I started this blog in 2008 at the beginning of my three-year retreat at Palpung Thubten Choling monastery in New York, with Lama Norlha Rinpoche’s permission, as a way to keep in touch with fellow practitioners at Palpung Samten Choling, PTC’s affiliated center in New Hampshire, where I had served as resident instructor for seven years before retreat. With no phone, internet or email, I wrote the posts and snail-mailed them to be posted online.
I wrote about one post a month the first year, and hardly any in years two and three once the practices got really intense and we spent long periods in complete silence. When my retreat ended in April 2011, I started up again, posting only occasionally until 2017, when I started an online class, at the request of our Key West center, on Togme Zangpo’s 37 Practices of a Bodhisattva.
Currently based in Richmond, Virginia, I work as a member of the PTC teaching staff with several of its centers online and/or in person, primarily Kagyu Shenpen Tharchin in Richmond and Kagyu Drupcho Chodzong in Washington, DC. My aspiration is to use the teachings I’ve received through the kindness of my teachers to help fellow dharma students develop a personal practice and apply the traditional yet timeless teachings of the Kagyu lineage to their own life experience,
I see my role as that of a friend or mentor encouraging others who share my enthusiasm for studying the Buddha’s teachings, reflecting on them, and developing a daily practice of meditation. In the words of Geshe Jampa Tegchok, commenting on verse 6 of the 37 practices: “Good companions also include our fellow Dharma students at our Dharma center or monastery. We listen to the teachings, discuss the teachings to eliminate doubts, and meditate and practice together. By supporting us along the path and encouraging us when we feel discouraged, our Dharma friends help us transform our minds in a positive way and progress on the path to enlightenment.”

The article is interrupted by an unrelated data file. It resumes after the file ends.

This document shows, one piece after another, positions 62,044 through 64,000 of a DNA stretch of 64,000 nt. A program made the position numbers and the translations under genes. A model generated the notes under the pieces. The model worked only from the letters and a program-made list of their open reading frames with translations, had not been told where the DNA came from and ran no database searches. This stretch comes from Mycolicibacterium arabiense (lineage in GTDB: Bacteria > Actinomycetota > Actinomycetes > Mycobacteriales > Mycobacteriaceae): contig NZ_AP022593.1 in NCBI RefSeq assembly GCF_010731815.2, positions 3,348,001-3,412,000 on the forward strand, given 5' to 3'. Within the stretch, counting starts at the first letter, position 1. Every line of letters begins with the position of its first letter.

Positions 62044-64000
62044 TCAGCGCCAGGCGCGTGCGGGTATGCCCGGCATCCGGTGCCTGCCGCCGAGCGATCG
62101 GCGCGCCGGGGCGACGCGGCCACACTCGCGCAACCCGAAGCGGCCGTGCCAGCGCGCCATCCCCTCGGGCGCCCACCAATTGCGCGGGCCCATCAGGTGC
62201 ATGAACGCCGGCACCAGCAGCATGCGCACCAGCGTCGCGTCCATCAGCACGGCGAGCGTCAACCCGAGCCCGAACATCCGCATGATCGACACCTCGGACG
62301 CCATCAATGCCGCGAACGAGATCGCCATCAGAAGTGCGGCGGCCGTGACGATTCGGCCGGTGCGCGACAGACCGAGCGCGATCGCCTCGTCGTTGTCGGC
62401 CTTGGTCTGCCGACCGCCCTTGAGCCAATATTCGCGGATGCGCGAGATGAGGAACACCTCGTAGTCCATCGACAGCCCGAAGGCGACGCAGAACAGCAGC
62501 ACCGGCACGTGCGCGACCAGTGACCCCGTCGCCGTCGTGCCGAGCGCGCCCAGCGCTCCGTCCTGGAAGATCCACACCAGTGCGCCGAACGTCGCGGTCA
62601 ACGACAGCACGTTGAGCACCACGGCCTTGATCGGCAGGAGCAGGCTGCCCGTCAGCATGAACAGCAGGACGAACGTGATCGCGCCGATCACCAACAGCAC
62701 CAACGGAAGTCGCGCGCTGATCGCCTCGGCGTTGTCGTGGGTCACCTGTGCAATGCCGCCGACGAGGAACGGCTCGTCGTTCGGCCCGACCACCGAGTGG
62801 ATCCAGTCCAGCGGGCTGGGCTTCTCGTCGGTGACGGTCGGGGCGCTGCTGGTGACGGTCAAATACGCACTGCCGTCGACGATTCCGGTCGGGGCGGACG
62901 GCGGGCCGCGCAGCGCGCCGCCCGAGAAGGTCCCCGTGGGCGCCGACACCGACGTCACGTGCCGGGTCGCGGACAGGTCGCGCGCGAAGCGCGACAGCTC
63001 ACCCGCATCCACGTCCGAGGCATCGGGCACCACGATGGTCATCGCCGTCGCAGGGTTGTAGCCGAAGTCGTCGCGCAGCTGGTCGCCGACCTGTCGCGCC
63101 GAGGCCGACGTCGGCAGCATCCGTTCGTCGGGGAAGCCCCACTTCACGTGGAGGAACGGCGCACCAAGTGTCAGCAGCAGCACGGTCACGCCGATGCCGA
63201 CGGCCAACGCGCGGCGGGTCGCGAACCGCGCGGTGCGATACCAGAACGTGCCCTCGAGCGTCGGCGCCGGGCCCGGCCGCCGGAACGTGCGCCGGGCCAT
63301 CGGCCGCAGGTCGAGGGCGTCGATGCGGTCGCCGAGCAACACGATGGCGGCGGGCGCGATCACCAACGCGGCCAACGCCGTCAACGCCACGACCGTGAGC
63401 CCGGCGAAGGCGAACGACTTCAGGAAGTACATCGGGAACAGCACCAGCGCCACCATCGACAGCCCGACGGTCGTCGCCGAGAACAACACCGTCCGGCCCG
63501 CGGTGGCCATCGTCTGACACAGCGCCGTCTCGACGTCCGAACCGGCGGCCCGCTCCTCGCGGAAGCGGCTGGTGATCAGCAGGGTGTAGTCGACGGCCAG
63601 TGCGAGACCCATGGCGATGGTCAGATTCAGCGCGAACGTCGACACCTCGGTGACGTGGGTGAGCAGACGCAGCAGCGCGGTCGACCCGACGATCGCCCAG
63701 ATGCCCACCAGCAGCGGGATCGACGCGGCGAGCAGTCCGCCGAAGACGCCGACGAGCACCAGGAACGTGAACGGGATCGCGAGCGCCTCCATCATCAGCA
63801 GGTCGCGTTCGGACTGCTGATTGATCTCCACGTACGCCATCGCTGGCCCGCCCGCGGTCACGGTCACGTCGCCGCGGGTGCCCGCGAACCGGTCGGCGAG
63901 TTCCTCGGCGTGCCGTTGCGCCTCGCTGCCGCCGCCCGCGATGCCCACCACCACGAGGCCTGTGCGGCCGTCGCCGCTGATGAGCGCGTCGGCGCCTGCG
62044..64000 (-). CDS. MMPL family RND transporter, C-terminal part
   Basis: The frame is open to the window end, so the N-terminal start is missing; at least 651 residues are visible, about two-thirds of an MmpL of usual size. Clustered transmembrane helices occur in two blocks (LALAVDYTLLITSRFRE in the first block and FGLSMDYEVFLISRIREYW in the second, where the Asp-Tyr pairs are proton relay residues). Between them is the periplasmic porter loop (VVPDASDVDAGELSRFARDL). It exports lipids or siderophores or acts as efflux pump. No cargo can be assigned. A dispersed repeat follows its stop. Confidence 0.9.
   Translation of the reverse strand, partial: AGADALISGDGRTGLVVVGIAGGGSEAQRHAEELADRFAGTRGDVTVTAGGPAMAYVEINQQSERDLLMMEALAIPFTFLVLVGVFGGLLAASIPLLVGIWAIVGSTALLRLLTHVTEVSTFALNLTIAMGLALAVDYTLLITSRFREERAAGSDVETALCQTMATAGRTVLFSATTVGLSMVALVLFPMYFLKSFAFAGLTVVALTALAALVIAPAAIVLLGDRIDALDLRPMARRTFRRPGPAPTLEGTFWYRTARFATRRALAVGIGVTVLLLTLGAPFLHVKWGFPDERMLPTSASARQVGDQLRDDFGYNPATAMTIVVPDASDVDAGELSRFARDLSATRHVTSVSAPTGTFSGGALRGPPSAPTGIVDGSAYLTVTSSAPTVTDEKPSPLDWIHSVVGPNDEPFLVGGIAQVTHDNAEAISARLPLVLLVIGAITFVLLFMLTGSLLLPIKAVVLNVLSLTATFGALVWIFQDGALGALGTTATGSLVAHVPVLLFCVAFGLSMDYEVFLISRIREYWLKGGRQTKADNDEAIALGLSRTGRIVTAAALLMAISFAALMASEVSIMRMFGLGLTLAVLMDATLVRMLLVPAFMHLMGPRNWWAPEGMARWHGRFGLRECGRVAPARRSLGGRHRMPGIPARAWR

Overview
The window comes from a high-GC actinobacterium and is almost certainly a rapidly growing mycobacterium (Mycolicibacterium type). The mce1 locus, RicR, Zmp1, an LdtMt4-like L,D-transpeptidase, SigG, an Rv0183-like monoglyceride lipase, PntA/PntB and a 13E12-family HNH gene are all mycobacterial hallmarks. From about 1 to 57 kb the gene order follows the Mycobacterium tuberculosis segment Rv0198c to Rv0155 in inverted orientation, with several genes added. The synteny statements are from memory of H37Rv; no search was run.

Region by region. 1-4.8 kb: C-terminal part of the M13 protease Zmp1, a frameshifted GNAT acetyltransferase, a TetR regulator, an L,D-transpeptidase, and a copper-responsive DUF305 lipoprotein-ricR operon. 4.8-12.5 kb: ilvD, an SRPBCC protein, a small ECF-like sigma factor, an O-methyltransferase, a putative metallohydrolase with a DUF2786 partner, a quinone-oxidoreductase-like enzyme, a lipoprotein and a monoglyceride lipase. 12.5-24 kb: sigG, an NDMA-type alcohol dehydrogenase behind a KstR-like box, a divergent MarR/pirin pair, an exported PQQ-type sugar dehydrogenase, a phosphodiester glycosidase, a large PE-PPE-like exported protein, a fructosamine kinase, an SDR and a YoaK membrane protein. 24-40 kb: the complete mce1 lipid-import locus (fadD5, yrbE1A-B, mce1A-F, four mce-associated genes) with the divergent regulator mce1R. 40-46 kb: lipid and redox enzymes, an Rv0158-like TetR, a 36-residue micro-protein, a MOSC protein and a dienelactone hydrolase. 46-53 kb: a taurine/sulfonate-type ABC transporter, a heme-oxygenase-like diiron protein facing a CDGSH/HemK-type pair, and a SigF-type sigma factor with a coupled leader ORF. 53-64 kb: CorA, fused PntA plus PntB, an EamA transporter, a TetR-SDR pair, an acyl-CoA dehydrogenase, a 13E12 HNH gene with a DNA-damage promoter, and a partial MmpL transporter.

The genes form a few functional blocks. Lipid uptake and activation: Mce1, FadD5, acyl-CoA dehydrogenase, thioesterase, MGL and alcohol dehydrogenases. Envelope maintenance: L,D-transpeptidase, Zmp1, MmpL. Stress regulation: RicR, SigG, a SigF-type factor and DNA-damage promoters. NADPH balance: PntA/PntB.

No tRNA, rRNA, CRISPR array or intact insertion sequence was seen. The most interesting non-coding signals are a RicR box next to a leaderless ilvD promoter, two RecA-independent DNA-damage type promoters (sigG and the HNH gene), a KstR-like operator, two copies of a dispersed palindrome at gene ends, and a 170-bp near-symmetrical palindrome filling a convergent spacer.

You will find here a number of posts about what a three-year retreat is like, a lot of “Dharma pep talks,” and a study guide to the 37 practices of a bodhisattva, created as a way for participants in the 2017-2018 online study group to keep up when they missed a class and also, hopefully, as a support for anyone who is interested in studying this invaluable text. (We went on to study Gampopa’s Ornament of Liberation, but the study guide for that is sadly incomplete, though I do hope to get back to it.)
Wishing you a swift path to awakening, free from obstacles.
Linda Jordan, aka Lama (Yeshe) Chodron
Spring 2021 covid pandemic update: We are updating all the 37 practices class recordings from 2017-18, and starting to add optional closed captions. You can check those out via the 37 practices index link under “links” in the right-hand column.
Our regular Thursday dharma study group that begin in 2016 now meets just once a month, usually on the fourth Thursday from 2:00-3:00pm, and as of March 2021 we are going to revisit the 37 practices, covering several verses in each meeting. If you’d like to join us, contact me via email at ychodron108 via the massive email provider that begins with g.